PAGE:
Source: Eric Schoch – Indiana University
Image Source: NeuroscienceNews.com image is credited to B. Oberlin and D. Kareken, Indiana University School of Medicine.
Original Research: Abstract for “Corticostriatal and Dopaminergic Response to Beer Flavor with Both fMRI and [11C]raclopride Positron Emission Tomography” by Brandon G. Oberlin, Mario Dzemidzic, Jaroslaw Harezlak, Maria A. Kudela, Stella M. Tran, Christina M. Soeurt, Karmen K. Yoder and David A. Kareken in Alcoholism: Clinical & Experimental Research. Published online July 26 2016 doi:10.1111/acer.13158
Corticostriatal and Dopaminergic Response to Beer Flavor with Both fMRI and [11C]raclopride Positron Emission Tomography
Cue-evoked drug-seeking behavior likely depends on interactions between frontal activity and ventral striatal (VST) dopamine (DA) transmission. Using [11C]raclopride (RAC) positron emission tomography (PET), we previously demonstrated that beer flavor (absent intoxication) elicited VST DA release in beer drinkers, inferred by RAC displacement. Here, a subset of subjects from this previous RAC-PET study underwent a similar paradigm during functional magnetic resonance imaging (fMRI) to test how orbitofrontal cortex (OFC) and VST blood oxygenation level-dependent (BOLD) responses to beer flavor are related to VST DA release and motivation to drink.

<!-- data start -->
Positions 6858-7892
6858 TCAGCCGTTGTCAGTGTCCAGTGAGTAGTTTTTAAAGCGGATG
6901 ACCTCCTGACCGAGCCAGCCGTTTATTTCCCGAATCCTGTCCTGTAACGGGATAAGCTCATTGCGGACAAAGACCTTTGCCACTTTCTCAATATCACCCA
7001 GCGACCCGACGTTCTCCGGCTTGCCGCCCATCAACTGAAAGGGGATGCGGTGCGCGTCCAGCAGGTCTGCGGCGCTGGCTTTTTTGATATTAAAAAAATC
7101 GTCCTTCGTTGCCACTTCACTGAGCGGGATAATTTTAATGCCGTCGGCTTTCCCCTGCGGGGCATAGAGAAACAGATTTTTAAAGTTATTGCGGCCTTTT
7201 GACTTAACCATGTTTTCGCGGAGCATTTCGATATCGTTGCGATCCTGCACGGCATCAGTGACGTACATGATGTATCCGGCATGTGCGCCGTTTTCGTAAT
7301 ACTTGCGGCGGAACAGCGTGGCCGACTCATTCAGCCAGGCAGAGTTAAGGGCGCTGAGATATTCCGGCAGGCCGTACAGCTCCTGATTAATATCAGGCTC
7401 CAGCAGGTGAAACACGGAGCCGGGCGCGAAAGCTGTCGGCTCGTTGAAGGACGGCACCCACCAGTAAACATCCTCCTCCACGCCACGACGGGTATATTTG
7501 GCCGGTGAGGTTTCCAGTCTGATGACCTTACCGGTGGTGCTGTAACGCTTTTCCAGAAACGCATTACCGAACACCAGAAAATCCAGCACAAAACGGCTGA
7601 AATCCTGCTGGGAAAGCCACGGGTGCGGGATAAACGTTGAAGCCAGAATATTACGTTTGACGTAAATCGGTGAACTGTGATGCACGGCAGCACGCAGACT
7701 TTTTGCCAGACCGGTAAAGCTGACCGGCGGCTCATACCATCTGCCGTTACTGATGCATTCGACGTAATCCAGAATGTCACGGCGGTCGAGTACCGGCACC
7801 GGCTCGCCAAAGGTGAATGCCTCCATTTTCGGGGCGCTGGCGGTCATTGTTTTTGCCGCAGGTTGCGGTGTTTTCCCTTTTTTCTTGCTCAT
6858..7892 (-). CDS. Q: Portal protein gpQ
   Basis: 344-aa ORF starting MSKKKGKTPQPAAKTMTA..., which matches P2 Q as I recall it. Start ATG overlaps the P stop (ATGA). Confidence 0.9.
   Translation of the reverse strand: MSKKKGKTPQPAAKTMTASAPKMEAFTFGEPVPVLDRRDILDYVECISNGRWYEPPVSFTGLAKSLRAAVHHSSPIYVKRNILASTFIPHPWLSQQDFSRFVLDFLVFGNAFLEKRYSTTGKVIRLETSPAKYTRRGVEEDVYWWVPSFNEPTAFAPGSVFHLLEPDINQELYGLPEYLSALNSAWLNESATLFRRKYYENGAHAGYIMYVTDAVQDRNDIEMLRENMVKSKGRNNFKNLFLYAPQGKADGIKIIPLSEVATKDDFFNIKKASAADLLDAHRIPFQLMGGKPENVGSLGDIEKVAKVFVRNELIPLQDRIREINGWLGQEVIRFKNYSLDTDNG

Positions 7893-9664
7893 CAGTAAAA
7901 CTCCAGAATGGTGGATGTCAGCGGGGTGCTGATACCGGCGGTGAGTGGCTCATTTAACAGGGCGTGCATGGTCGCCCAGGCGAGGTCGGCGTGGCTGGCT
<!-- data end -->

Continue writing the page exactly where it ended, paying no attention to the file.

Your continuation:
Male beer drinkers (n = 28, age = 24 ± 2, drinks/wk = 16 ± 10) from our previous PET study participated in a similar fMRI paradigm wherein subjects tasted their most frequently consumed brand of beer and Gatorade® (appetitive control). We tested for correlations between BOLD activation in fMRI and VST DA responses in PET, and drinking-related variables.
Compared to Gatorade, beer flavor increased wanting and desire to drink, and induced BOLD responses in bilateral OFC and right VST. Wanting and desire to drink correlated with both right VST and medial OFC BOLD activation to beer flavor. Like the BOLD findings, beer flavor (relative to Gatorade) again induced right VST DA release in this fMRI subject subset, but there was no correlation between DA release and the magnitude of BOLD responses in frontal regions of interest.
Both imaging modalities showed a right-lateralized VST response (BOLD and DA release) to a drug-paired conditioned stimulus, whereas fMRI BOLD responses in the VST and medial OFC also reflected wanting and desire to drink. The data suggest the possibility that responses to drug-paired cues may be rightward biased in the VST (at least in right-handed males) and that VST and OFC responses in this gustatory paradigm reflect stimulus wanting.
“Corticostriatal and Dopaminergic Response to Beer Flavor with Both fMRI and [11C]raclopride Positron Emission Tomography” by Brandon G. Oberlin, Mario Dzemidzic, Jaroslaw Harezlak, Maria A. Kudela, Stella M. Tran, Christina M. Soeurt, Karmen K. Yoder and David A. Kareken in Alcoholism: Clinical & Experimental Research. Published online July 26 2016 doi:10.1111/acer.13158